This sounds like a job that should have been finished once the panels were in place, not one at a time in a spray booth. The person or persons who installed them in the raw state should have placed all panels in position first and then played musical panels until they looked the best they possibly could have.

Commencement of the finishing steps should have begun then. If that was done, you could have presented your target sample to the client and explained the various steps needed to make sure everything matched. Just because the finishing steps worked on the sample piece doesn’t mean that that formula will work on every piece of panel. That would have given the client a chance to
reject the panels that were to inconsistent with the overall look.

If the client decides not to replace any of the panels, you could have proceeded with Mac's advice and made the darker panels lighter by toning or glazing. Once you obtained an overall color that was approved by your client a top coating would have ended your involvement in the job. As I see it, you now might have to strip some of the panels and start over.



Would you like to add information to this article?
Interested in writing or submitting an article?
Have a question about this article?


Have you reviewed the related Knowledge Base areas below?
  • KnowledgeBase: Knowledge Base

  • KnowledgeBase: Finishing

  • KnowledgeBase: Finishing: General Wood Finishing


    Would you like to add information to this article? ... Click Here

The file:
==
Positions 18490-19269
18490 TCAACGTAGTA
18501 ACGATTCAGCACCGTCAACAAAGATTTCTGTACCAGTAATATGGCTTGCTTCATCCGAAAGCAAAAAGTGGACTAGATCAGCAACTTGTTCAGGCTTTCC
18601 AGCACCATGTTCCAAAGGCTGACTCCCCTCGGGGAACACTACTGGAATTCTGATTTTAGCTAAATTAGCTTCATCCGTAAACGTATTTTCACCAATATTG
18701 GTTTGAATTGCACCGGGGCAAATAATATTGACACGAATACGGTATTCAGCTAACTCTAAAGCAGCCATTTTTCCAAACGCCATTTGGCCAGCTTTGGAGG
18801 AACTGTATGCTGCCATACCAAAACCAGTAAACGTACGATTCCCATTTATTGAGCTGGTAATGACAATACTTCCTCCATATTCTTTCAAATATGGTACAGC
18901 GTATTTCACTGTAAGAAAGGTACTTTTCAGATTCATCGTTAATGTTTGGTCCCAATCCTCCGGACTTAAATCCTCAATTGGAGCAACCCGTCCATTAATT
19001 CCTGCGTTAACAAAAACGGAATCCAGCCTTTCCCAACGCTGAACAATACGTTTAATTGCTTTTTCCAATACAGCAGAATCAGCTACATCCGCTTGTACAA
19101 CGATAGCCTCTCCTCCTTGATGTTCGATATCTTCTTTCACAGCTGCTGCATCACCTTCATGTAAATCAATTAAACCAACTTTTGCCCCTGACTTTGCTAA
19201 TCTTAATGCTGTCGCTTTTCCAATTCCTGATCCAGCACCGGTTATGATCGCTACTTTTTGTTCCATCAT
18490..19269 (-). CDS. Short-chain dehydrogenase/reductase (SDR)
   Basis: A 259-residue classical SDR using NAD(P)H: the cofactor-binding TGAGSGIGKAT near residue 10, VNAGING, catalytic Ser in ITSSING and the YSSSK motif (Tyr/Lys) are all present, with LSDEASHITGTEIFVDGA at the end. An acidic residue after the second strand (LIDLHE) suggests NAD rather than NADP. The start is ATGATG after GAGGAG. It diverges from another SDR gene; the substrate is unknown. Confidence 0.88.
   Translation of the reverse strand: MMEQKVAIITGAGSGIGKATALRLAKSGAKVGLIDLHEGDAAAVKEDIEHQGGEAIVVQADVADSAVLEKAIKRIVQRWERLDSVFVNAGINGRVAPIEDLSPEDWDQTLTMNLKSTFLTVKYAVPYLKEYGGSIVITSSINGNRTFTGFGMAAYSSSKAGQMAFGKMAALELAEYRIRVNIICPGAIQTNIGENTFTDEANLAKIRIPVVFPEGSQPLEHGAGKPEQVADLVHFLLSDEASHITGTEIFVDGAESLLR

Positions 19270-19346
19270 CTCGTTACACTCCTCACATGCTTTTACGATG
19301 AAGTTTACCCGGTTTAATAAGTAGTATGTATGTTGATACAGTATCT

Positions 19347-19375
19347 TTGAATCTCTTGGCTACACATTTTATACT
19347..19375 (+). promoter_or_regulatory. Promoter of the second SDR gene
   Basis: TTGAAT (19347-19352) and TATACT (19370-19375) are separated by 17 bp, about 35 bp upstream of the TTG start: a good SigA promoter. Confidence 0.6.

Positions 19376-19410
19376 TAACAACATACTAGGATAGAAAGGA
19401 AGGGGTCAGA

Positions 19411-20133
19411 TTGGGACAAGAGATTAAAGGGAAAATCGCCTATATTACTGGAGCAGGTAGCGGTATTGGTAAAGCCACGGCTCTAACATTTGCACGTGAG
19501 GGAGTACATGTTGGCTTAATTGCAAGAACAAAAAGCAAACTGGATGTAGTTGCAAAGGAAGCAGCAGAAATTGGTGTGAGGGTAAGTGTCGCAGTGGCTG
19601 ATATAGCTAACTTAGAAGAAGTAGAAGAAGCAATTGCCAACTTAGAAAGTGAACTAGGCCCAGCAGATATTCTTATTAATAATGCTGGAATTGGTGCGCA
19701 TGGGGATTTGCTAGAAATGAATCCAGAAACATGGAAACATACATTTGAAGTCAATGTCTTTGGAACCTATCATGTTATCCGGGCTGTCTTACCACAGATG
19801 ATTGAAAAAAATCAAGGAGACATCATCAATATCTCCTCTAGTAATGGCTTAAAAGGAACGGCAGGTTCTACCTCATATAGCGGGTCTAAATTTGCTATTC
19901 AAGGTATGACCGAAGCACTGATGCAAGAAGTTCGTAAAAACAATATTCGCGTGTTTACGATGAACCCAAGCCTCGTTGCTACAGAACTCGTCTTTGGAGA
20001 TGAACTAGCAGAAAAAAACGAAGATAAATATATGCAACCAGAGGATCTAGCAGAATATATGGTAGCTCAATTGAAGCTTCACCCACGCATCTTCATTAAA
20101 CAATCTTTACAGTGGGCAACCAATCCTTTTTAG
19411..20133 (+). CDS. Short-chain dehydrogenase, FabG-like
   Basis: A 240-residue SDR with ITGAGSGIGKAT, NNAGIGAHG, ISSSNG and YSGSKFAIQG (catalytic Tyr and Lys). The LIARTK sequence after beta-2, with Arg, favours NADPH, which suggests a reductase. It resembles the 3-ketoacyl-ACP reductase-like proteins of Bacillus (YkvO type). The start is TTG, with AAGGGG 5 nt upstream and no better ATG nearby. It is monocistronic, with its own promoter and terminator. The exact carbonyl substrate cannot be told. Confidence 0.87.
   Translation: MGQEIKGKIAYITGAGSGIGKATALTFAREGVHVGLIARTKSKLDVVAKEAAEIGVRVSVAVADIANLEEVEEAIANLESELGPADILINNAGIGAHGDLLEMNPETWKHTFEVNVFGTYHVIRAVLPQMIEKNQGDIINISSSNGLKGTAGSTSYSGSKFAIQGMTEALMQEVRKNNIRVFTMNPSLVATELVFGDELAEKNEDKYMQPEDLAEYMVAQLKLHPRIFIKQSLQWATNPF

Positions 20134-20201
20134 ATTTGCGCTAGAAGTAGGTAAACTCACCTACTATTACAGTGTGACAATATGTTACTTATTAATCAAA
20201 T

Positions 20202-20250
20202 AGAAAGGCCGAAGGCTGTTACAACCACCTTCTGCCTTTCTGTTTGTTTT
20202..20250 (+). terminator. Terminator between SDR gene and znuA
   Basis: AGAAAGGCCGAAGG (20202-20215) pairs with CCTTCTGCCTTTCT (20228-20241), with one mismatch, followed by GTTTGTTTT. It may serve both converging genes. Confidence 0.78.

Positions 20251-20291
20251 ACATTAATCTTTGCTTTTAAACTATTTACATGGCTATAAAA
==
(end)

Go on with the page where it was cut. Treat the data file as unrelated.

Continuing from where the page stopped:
If you have a question regarding a Knowledge Base article, your best chance at uncovering an answer is to search the entire Knowledge Base for related articles or to post your question at the appropriate WOODWEB Forum. Before posting your message, be sure to
    review our Forum Guidelines.

    Questions entered in the Knowledge Base Article comment form will not generate responses! A list of WOODWEB Forums can be found at WOODWEB's Site Map.

    When you post your question at the Forum, be sure to include references to the Knowledge Base article that inspired your question. The more information you provide with your question, the better your chances are of receiving responses.

    Return to beginning of article.



    Refer a Friend || Read This Important Information || Site Map || Privacy Policy || Site User Agreement

    Letters, questions or comments? E-Mail us and let us know what you think. Be sure to review our Frequently Asked Questions page.

    Contact us to discuss advertising or to report problems with this site.

    To report a problem, send an e-mail to our Webmaster

    Copyright © 1996-2016 - WOODWEB ® Inc.
    All rights reserved. No part of this publication may be reproduced in any manner without permission of the Editor.
    Review WOODWEB's Copyright Policy.

    The editors, writers, and staff at WOODWEB try to promote safe practices. What is safe for one woodworker under certain conditions may not be safe for others in different circumstances. Readers should undertake the use of materials and methods discussed at WOODWEB after considerate evaluation, and at their own risk.

    WOODWEB, Inc.
    335 Bedell Road
    Montrose, PA 18801

    Contact WOODWEB











  • WOODWEB - the leading resource for professional woodworkers


      Home » Knowledge Base » Knowledge Base Article